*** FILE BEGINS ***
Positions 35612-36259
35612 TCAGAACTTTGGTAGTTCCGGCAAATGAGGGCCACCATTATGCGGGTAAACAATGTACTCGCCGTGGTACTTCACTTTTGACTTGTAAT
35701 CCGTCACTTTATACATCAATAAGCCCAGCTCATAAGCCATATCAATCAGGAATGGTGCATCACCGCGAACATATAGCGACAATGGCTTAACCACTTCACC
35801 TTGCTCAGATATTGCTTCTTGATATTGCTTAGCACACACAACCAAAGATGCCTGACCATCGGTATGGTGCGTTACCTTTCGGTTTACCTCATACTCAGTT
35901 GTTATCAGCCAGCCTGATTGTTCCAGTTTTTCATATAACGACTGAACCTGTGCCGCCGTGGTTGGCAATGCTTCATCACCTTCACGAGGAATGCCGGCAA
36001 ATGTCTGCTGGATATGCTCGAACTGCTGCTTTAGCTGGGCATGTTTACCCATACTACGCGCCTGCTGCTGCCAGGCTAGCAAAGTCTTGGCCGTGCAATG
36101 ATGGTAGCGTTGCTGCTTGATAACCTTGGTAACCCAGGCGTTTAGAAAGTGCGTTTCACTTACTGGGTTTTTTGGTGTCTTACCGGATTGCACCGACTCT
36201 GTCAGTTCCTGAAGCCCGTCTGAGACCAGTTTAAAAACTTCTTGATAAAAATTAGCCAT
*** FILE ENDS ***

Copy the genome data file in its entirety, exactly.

Positions 35612-36259
35612 TCAGAACTTTGGTAGTTCCGGCAAATGAGGGCCACCATTATGCGGGTAAACAATGTACTCGCCGTGGTACTTCACTTTTGACTTGTAAT
35701 CCGTCACTTTATACATCAATAAGCCCAGCTCATAAGCCATATCAATCAGGAATGGTGCATCACCGCGAACATATAGCGACAATGGCTTAACCACTTCACC
35801 TTGCTCAGATATTGCTTCTTGATATTGCTTAGCACACACAACCAAAGATGCCTGACCATCGGTATGGTGCGTTACCTTTCGGTTTACCTCATACTCAGTT
35901 GTTATCAGCCAGCCTGATTGTTCCAGTTTTTCATATAACGACTGAACCTGTGCCGCCGTGGTTGGCAATGCTTCATCACCTTCACGAGGAATGCCGGCAA
36001 ATGTCTGCTGGATATGCTCGAACTGCTGCTTTAGCTGGGCATGTTTACCCATACTACGCGCCTGCTGCTGCCAGGCTAGCAAAGTCTTGGCCGTGCAATG
36101 ATGGTAGCGTTGCTGCTTGATAACCTTGGTAACCCAGGCGTTTAGAAAGTGCGTTTCACTTACTGGGTTTTTTGGTGTCTTACCGGATTGCACCGACTCT
36201 GTCAGTTCCTGAAGCCCGTCTGAGACCAGTTTAAAAACTTCTTGATAAAAATTAGCCAT